Legal Transplants: A conflict of statutory law and customary Law in Papua New Guinea

Glen Mola Pumuye


The state of Papua New Guinea adopted the common law system of government in 1975 during independence. The genesis of most if not all its legislation can be traced back to the United Kingdom, Australia, New Zealand and other commonwealth countries. The tendency for legal transplants of legislative texts from these common law jurisdictions to sections of Papua New Guinean laws has been a constant reoccurrence. With huge texts of laws transplanted it begs the question whether these laws are coherent with existing laws and appropriate for Papua New Guinea. This paper analyses the existing Mining Act 1992 and Oil and Gas Act 1998 vesting ownership of minerals and petroleum in the State although these resources are located on customary land. I will use the said acts to establish the hypothesis that, in the rush to transplant legislation from Australia, this transplanted provision fails the functionality test and is not effective in Papua New Guinea. I will also try and point out the effects and solutions to redress this situation.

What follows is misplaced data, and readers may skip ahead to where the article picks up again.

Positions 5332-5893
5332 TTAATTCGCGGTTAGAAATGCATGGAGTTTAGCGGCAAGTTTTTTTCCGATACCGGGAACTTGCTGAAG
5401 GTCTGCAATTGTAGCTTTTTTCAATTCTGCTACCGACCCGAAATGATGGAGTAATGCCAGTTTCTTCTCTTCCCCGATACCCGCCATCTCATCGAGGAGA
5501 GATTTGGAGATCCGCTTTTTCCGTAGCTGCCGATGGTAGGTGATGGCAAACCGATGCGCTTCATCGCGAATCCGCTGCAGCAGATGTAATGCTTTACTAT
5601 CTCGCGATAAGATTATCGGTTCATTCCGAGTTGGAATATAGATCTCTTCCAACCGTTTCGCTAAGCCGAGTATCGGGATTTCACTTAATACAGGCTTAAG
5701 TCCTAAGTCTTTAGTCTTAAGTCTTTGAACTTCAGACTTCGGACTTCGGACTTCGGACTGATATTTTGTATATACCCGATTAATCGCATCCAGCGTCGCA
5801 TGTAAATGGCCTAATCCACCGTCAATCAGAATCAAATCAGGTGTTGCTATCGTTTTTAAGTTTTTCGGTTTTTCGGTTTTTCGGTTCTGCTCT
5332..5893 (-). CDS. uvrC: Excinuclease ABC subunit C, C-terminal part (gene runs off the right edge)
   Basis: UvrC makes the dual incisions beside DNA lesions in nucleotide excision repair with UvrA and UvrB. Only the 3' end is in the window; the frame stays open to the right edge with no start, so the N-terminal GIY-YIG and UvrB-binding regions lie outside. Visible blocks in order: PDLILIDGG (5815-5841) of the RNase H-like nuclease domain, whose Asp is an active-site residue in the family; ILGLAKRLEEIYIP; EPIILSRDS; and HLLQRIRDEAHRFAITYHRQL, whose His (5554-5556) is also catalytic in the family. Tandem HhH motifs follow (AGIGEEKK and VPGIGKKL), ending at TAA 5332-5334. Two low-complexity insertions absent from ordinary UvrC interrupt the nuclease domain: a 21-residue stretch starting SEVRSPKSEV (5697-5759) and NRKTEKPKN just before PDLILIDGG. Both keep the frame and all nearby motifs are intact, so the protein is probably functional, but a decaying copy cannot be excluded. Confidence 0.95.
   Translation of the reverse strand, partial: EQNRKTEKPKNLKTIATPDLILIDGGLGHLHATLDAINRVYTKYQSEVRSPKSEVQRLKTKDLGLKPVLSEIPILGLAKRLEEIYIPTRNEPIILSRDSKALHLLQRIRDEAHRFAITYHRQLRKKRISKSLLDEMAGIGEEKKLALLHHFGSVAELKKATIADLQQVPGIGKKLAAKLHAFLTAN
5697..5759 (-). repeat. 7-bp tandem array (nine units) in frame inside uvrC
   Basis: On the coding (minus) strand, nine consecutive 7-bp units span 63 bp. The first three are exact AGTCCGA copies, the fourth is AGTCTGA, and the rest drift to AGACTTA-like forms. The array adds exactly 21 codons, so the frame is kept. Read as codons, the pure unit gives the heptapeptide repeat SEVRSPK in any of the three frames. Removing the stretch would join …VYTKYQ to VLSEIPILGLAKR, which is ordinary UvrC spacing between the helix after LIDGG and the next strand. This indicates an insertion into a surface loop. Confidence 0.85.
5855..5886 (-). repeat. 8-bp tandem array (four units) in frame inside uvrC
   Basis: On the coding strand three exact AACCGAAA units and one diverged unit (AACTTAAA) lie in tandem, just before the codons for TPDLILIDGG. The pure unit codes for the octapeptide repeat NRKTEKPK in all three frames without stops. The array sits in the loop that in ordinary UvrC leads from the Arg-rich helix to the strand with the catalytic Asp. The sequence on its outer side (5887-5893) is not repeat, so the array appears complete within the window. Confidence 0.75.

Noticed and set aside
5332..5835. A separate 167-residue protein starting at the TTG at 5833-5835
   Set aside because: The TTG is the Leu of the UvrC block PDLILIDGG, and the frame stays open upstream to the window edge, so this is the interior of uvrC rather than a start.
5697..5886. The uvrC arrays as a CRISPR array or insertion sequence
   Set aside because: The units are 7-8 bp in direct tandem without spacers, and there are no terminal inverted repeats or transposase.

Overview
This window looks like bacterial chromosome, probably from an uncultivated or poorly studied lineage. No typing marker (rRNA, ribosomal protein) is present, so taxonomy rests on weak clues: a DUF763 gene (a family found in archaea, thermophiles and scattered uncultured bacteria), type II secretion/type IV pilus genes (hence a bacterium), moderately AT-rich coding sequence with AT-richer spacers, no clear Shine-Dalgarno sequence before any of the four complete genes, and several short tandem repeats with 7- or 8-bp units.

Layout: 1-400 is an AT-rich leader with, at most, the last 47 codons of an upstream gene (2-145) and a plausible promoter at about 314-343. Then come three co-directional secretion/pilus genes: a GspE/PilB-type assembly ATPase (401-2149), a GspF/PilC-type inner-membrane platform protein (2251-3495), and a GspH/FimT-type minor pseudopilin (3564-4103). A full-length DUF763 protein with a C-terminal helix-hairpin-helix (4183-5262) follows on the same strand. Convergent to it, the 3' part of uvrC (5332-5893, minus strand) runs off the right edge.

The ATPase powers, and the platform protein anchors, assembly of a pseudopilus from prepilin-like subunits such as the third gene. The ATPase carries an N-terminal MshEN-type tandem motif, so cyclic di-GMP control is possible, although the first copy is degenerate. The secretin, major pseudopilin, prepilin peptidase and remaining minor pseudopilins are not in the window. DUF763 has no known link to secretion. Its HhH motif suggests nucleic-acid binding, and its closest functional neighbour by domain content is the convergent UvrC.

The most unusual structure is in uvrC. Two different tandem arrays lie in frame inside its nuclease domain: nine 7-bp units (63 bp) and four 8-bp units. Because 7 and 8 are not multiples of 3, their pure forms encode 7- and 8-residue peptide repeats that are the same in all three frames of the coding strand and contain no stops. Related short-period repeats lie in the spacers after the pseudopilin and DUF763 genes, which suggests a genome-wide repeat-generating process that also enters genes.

Keywords: Customary law, alienated land, legal transplants, functionality test

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ISSN 2053-7646 (Online) (c) 2018 Institute of Advanced Legal Studies, School of Advanced Study, University of London.
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